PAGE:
There’s nothing like a good ABC story to send the media into frenzy, but the endless hot takes, chin-stroking and analysis we’ve had over the last 24 hours has added very little to what we knew when the ABC board first announced its sacking of Michelle Guthrie yesterday.

The send-offs that high-profile ABC staff Sally Neighbour and Jon Faine gave the departing Guthrie were about as gracious and as necessary as an Australian cricketer’s abuse of a departing batsman, though they probably spoke to how poorly Guthrie was regarded within ABC staff ranks. Maybe Neighbour and Faine should put their hands up and volunteer to do her job, given they clearly know what it takes?

Short of that, who might replace Guthrie? Talking around the broadcast industry, several names come to mind. There is of course her acting replacement — David Anderson, the ABC’s head of entertainment and specialist programming, which hasn’t had a stellar year in 2018, relying on too many old hits like Rake and a revamped Catalyst (though Hard QuizShaun Micallef’s Mad As Hell and The Weekly have been solid performers). 

Then there’s the ex-SBS boss Michael Ebeid, who is about to start at Telstra as head of enterprise and is said to have ambitions to run the telco one day. Ebeid proved highly responsive to the Liberals when running SBS, sacking a staff member immediately after a complaint from Malcolm Turnbull about Anzac Day tweets. One senior broadcast media source reckons he is a favourite of the government, even though his aggressive buying of content rights sparked the competitive neutrality inquiry that Nine, Fairfax, News, Seven and Ten forced upon the government. You can certainly say Ebeid understands political communications and digital TV. 

Then there’s Richard Bean, who is currently conducting an efficiency review of the ABC with former News Corp and Foxtel executive Peter Tonagh. Bean was a member of ACMA for five years and acting chair for two years. Before that, he was general counsel at wireless broadband infrastructure owner and service provider Unwired, following a stint on the legal and business affairs side of Network Ten’s programming activities.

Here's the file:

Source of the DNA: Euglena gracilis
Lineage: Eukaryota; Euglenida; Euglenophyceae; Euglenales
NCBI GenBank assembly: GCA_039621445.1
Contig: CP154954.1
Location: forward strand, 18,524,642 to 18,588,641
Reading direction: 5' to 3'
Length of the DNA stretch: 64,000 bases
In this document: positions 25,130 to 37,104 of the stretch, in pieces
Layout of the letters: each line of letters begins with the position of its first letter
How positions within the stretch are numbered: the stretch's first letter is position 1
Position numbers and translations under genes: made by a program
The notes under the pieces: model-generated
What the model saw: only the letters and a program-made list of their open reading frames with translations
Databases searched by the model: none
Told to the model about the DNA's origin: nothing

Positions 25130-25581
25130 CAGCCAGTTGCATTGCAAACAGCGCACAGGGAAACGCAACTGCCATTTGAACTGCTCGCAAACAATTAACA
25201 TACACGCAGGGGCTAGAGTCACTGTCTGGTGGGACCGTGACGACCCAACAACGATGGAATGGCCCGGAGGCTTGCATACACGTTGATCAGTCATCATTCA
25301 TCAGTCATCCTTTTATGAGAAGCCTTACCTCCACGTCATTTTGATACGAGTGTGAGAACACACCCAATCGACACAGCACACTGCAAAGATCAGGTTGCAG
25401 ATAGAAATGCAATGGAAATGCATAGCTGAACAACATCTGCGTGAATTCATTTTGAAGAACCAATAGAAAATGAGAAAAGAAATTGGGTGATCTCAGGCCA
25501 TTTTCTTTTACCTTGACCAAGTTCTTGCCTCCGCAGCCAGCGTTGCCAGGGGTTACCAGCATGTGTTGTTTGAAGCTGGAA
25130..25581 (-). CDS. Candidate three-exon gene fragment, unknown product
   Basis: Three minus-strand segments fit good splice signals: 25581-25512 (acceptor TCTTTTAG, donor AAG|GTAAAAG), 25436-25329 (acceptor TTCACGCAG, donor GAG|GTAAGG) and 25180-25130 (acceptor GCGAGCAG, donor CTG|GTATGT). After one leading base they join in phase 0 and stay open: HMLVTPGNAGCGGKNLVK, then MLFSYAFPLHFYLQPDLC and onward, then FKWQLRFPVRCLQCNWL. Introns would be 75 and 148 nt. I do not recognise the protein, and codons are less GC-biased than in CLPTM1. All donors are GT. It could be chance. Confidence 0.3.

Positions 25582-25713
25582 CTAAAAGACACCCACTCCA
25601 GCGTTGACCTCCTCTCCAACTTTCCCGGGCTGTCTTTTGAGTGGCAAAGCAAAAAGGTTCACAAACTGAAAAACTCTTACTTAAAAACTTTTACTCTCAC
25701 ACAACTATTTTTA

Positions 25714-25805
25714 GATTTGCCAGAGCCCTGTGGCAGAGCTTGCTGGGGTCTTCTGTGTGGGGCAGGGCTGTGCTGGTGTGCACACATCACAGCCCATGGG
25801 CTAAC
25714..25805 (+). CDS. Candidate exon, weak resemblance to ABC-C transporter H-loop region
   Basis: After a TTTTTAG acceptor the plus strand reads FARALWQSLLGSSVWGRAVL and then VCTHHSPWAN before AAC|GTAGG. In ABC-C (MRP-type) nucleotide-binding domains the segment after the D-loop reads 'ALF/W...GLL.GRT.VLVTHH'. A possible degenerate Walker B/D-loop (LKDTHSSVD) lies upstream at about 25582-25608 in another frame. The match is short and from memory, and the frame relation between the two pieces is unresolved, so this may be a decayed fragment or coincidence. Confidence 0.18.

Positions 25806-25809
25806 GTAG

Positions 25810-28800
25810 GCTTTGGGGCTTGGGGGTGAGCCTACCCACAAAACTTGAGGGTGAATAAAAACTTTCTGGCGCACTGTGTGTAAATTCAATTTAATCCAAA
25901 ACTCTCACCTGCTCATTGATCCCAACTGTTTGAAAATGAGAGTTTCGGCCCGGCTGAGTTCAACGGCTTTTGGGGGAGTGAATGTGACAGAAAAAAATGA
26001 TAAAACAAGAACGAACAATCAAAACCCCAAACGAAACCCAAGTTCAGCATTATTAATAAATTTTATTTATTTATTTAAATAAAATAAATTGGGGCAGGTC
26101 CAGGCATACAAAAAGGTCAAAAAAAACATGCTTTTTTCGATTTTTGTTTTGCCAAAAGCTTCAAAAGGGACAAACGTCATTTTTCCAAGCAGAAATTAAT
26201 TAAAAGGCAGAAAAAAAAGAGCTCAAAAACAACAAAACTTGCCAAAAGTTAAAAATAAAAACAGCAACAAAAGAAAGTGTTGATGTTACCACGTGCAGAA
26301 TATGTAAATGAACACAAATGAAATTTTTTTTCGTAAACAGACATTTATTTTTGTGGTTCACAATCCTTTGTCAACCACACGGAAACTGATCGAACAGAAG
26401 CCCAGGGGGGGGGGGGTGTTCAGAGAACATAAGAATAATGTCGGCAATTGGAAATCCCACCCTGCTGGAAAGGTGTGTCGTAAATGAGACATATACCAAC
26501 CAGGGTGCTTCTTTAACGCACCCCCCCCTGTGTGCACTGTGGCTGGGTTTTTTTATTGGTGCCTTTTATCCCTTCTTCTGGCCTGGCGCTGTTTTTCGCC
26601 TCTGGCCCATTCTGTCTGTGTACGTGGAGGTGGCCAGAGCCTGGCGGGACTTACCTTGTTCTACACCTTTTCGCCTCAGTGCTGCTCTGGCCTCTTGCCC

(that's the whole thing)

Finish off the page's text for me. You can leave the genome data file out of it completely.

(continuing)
The Liberals would probably also like to see Tonagh get the job, and there a precedent here: the last efficiency review was done in 2014 by former Seven West media chief financial officer Peter Lewis, who was then appointed to the ABC board in late 2014 by then-communications minister, Malcolm Turnbull. But that might look too much like pandering to Murdoch, even for this government.

Looking elsewhere, there’s the soon-to-be-redundant Fairfax Media CEO, Greg Hywood. Having negotiated the terms of the marriage to Nine, Hywood was hard-headed enough to see there’s no room for him and will probably be leaving with millions of dollars later this year. Unlike Guthrie, he at least has media and streaming video experience. 

There’s one other internal candidate: Louise Higgins, who by some accounts performed a kind of deputy managing director role during Guthrie’s stints away from the ABC. Higgins, who has an extensive background in radio broadcasting and media finance, replaced veteran chief financial officer Dave Pendleton. Pendleton sought the top job, Russell Balding-style, after Mark Scott left, but was knocked back by the board. But in addition to Pendleton’s CFO role, Higgins also took on the kind of strategic role that other executives had previously separately performed.

ABC staff say Higgins, who led a round of meetings with senior broadcasters in recent weeks, was a far more impressive performer than Guthrie.

One thing the board shouldn’t do is repeat the error that led to the appointment of Jonathan Shier in 2000. Shier has been much demonised and did more good than his critics admit, but one the things that recommended him was the perception that he would be acceptable to the Howard government. Based on how Shier’s directorship ended, it would be unwise to try to pick someone the ABC board thinks will go down well in the Coalition joint party room.